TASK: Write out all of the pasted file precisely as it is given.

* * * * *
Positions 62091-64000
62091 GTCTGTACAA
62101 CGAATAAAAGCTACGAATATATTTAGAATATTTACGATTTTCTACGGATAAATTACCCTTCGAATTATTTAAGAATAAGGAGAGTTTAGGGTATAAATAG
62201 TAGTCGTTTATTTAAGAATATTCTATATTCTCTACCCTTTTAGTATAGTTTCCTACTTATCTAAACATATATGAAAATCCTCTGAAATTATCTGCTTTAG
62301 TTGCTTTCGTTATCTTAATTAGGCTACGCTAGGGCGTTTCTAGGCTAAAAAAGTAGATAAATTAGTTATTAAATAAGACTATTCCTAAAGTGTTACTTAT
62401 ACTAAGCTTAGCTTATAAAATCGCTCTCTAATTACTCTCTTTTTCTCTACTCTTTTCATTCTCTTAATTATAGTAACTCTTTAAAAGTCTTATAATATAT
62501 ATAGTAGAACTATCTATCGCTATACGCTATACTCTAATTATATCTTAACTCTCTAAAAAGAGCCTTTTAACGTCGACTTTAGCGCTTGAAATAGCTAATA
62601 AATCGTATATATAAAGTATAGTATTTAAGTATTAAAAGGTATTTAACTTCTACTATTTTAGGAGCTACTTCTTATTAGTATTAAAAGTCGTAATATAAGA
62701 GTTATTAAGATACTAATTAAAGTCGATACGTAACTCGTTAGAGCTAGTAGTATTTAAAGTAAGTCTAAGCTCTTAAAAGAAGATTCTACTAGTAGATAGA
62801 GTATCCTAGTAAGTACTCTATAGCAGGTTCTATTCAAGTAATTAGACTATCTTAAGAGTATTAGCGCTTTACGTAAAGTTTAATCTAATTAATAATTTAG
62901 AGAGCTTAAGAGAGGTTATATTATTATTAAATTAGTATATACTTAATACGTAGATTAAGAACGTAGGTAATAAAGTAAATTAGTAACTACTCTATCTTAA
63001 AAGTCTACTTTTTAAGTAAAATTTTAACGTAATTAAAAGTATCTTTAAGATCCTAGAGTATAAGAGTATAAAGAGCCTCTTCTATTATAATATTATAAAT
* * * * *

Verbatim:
Positions 62091-64000
62091 GTCTGTACAA
62101 CGAATAAAAGCTACGAATATATTTAGAATATTTACGATTTTCTACGGATAAATTACCCTTCGAATTATTTAAGAATAAGGAGAGTTTAGGGTATAAATAG
62201 TAGTCGTTTATTTAAGAATATTCTATATTCTCTACCCTTTTAGTATAGTTTCCTACTTATCTAAACATATATGAAAATCCTCTGAAATTATCTGCTTTAG
62301 TTGCTTTCGTTATCTTAATTAGGCTACGCTAGGGCGTTTCTAGGCTAAAAAAGTAGATAAATTAGTTATTAAATAAGACTATTCCTAAAGTGTTACTTAT
62401 ACTAAGCTTAGCTTATAAAATCGCTCTCTAATTACTCTCTTTTTCTCTACTCTTTTCATTCTCTTAATTATAGTAACTCTTTAAAAGTCTTATAATATAT
62501 ATAGTAGAACTATCTATCGCTATACGCTATACTCTAATTATATCTTAACTCTCTAAAAAGAGCCTTTTAACGTCGACTTTAGCGCTTGAAATAGCTAATA
62601 AATCGTATATATAAAGTATAGTATTTAAGTATTAAAAGGTATTTAACTTCTACTATTTTAGGAGCTACTTCTTATTAGTATTAAAAGTCGTAATATAAGA
62701 GTTATTAAGATACTAATTAAAGTCGATACGTAACTCGTTAGAGCTAGTAGTATTTAAAGTAAGTCTAAGCTCTTAAAAGAAGATTCTACTAGTAGATAGA
62801 GTATCCTAGTAAGTACTCTATAGCAGGTTCTATTCAAGTAATTAGACTATCTTAAGAGTATTAGCGCTTTACGTAAAGTTTAATCTAATTAATAATTTAG
62901 AGAGCTTAAGAGAGGTTATATTATTATTAAATTAGTATATACTTAATACGTAGATTAAGAACGTAGGTAATAAAGTAAATTAGTAACTACTCTATCTTAA
63001 AAGTCTACTTTTTAAGTAAAATTTTAACGTAATTAAAAGTATCTTTAAGATCCTAGAGTATAAGAGTATAAAGAGCCTCTTCTATTATAATATTATAAAT